ALBANY, N.Y. (AP) — New York’s health commissioner told lawmakers on Monday that he expects the state trial of medical marijuana to be up and running within a year.
Dr. Nirav Shah, testifying before a legislative budget committee, said that the research is intended to examine the drug’s effectiveness in patient treatment, for example with pain in stages of cancer. The goal is to provide evidence of value not only for New York but for the country, he said.
The Cuomo administration has proposed a limited initiative to authorize medical marijuana use by patients at 20 hospitals. Shah said Monday many hospitals have shown interest and it will use marijuana provided by the federal government.
“Using federal sources for product, we can get it up and running within a year,” Shah said.
Some legislators questioned the need for further study, noting that nearly half the states and many countries have studied and now allow its use.
“There are patients suffering right now in New York,” said Sen. Diane Savino. Some are moving to other states like Colorado, New Mexico and Washington where they can get it, she said.
Shah replied that health department is establishing the trial within the limits of current law. Several meetings are scheduled over the next few months on implementing it.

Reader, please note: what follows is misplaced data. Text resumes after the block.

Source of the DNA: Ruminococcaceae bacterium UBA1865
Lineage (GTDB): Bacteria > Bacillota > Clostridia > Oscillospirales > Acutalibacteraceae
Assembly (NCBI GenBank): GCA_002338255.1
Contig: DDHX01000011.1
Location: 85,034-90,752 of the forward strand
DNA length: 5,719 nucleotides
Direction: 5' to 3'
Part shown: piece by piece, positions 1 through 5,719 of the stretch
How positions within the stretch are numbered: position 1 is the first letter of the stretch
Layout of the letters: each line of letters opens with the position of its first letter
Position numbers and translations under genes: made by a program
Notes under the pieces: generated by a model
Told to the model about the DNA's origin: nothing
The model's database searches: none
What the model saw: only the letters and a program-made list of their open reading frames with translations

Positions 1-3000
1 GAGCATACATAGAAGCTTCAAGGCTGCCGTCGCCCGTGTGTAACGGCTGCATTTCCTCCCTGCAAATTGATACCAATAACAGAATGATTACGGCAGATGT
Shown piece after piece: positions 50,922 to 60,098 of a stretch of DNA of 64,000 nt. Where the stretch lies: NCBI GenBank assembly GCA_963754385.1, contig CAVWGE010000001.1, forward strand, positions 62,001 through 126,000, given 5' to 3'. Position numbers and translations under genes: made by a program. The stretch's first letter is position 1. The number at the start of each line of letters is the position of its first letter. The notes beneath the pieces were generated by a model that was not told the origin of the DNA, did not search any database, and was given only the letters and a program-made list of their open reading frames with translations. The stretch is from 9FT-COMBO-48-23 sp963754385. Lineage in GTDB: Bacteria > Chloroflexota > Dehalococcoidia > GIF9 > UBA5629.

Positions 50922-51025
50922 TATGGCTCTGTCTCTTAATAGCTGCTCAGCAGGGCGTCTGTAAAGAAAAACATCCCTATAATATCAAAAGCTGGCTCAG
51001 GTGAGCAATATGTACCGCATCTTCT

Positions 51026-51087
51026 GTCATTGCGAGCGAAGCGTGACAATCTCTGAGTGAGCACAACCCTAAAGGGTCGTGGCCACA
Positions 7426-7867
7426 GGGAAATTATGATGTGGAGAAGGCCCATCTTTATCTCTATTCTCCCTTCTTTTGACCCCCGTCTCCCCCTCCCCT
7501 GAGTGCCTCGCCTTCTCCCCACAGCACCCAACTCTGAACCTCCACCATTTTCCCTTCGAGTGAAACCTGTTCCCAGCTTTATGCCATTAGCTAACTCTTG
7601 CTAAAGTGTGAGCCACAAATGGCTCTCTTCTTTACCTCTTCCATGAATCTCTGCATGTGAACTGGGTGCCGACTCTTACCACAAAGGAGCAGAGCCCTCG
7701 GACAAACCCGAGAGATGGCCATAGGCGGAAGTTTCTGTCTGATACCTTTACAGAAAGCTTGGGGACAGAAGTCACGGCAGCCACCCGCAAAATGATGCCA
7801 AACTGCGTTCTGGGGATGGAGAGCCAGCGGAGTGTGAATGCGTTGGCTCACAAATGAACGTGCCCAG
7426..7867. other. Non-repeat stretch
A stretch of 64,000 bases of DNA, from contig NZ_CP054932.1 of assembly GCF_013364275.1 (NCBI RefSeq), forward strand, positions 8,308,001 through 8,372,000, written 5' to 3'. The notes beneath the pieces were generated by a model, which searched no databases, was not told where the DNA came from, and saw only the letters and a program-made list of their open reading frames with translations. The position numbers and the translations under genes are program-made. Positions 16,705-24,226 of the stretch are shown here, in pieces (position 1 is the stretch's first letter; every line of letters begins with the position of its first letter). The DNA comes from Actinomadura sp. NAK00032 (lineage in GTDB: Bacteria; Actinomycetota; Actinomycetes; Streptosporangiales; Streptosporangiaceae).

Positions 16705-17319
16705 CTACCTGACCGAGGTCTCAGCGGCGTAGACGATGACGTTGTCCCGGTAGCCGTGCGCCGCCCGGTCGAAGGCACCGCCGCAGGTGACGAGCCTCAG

“There’s a lot of interest in this program,” Shah said. He noted that with the ongoing development of other drugs, ophthalmologists told him marijuana is no longer a preferred treatment for glaucoma.
Savino said it should be left to practitioners and patients to choose treatments. “We don’t need to take tools out of their toolbox,” she said.
She and Assemblyman Richard Gottfried have introduced legislation to legalize possession, purchase and use of medical marijuana by a certified patient or caregiver.
In a sponsor’s memo, Gottfried cited the 1999 report by the National Academy of Sciences’ Institute of Medicine that “nausea, appetite loss, pain and anxiety all can be mitigated by marijuana,” found to be an effective treatment where other medications failed for at least some patients suffering from HIV/AIDS, cancer, epilepsy, multiple sclerosis and other conditions.